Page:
- It's mentioned in the commentary for Through A Glass Darkly that the episode's very premise questions the accuracy of every flashback we see in the series.
- The Cast Showoff: Jim Byrnes was showcased numerous times playing guitar and singing blues music.
- Complete Monster: See Highlander
- Designated Villain: While there are plenty that don't fall into this category, its very easy to make a case that alot of Highlander villains are exactly this. Offscreen, other immortals are almost certainly coming for them, so they come for other immortals. If they can get an extra quickening, their odds of survival go up. A particularly notable case was Tyler King who Attempted to take the head of an idiot savant immortal, knowing that he had absolutely no chance in the game whatsoever, and was thus doomed anyway. To underscore this point after killing King, Duncan and Richie came to the same conclusion anyway.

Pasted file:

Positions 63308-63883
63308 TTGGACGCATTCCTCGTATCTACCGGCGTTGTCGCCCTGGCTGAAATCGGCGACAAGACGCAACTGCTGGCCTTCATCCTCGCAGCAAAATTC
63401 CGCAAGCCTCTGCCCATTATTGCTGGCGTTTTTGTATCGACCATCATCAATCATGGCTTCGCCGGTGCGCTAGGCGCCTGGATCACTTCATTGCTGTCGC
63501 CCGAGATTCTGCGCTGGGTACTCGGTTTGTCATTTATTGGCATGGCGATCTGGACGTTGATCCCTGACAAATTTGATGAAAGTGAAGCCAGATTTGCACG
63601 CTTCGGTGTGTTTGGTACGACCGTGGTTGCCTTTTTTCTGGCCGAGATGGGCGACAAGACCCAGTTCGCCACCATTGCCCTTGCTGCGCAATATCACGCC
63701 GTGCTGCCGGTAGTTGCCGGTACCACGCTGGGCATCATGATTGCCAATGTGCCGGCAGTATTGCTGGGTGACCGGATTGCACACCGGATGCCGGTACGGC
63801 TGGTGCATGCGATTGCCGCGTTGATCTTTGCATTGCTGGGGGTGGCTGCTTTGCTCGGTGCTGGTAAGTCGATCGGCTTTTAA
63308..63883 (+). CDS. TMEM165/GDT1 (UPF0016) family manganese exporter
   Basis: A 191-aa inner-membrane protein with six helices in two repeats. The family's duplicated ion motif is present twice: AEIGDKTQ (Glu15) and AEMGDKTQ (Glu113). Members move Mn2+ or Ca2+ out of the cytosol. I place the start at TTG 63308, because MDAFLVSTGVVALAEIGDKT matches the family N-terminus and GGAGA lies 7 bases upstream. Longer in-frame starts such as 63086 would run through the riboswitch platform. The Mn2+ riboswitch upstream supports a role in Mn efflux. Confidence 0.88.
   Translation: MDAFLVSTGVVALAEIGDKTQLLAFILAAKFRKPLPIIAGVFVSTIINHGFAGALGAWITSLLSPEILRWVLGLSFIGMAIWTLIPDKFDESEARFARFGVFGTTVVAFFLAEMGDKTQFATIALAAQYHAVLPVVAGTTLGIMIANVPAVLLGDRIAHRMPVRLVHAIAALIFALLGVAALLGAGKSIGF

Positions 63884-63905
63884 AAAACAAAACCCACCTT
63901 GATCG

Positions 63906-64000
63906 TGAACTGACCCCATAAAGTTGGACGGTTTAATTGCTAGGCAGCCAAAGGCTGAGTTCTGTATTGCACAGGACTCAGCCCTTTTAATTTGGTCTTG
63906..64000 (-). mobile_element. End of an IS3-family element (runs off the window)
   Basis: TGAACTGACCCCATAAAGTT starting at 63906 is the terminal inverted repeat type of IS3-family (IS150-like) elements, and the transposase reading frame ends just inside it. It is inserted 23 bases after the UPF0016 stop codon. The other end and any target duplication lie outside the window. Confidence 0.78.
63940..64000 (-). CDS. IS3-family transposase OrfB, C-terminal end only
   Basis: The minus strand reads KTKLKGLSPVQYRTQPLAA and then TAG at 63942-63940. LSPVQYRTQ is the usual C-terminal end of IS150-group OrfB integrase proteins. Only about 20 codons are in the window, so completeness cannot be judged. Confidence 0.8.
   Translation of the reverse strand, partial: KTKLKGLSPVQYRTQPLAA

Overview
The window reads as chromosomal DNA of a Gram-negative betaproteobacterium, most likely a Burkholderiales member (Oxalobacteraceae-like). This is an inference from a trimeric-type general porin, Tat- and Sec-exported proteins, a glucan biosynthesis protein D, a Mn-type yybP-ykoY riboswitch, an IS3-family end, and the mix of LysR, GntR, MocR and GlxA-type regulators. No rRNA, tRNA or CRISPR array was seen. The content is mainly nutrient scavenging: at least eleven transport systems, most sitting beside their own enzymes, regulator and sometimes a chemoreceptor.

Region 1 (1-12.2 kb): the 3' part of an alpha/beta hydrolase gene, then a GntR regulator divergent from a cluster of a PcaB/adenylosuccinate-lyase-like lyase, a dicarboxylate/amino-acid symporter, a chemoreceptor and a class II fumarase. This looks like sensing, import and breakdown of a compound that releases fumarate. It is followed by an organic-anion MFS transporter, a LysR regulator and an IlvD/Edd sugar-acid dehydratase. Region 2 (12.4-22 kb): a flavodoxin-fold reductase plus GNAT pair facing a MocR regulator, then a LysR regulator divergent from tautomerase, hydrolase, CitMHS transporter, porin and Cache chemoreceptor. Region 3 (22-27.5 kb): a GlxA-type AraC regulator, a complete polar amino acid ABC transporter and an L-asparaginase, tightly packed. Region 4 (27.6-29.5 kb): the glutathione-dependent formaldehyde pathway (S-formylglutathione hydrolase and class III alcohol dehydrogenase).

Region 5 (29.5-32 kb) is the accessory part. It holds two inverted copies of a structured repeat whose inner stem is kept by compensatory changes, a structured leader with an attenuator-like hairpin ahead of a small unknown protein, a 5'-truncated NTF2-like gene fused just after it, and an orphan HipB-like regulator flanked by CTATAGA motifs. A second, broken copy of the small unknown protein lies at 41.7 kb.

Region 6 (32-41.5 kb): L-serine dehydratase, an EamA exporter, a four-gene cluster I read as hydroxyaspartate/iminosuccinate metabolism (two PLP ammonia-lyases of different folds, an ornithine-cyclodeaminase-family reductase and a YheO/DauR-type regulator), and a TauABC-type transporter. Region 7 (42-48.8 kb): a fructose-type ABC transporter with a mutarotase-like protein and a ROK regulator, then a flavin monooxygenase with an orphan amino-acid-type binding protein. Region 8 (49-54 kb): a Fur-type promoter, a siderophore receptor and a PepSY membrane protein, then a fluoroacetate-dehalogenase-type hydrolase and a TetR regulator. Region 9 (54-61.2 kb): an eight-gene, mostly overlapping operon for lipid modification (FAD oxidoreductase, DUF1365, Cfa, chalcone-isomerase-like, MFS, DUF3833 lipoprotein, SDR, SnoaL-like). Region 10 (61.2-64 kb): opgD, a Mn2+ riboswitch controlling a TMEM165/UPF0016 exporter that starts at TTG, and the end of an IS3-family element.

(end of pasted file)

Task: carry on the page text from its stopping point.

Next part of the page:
- Ensemble Darkhorse, thy name is Methos.
- Fashion-Victim Villain: Even the production team hates William Culbraith's outfit. Though not precisely a villain, Steven Keane's matching red suit and fur-trimmed overcoat are certainly an eyesore.
- Genius Bonus: A fair amount of thought was put into what sort of sword each Immortal would use.
- Kronos' broadsword was clearly decorated for maximum intimidation, with spikes on the handguard and pommel for additional damage during infighting.
- Steven Keane, a proudly English Immortal, used a British army saber.
- Otavio Consone used a flamberge-blade rapier. This would result in cuts that were more painful and, assuming one survived the duel, more difficult to close and heal properly. This sums Consone up perfectly.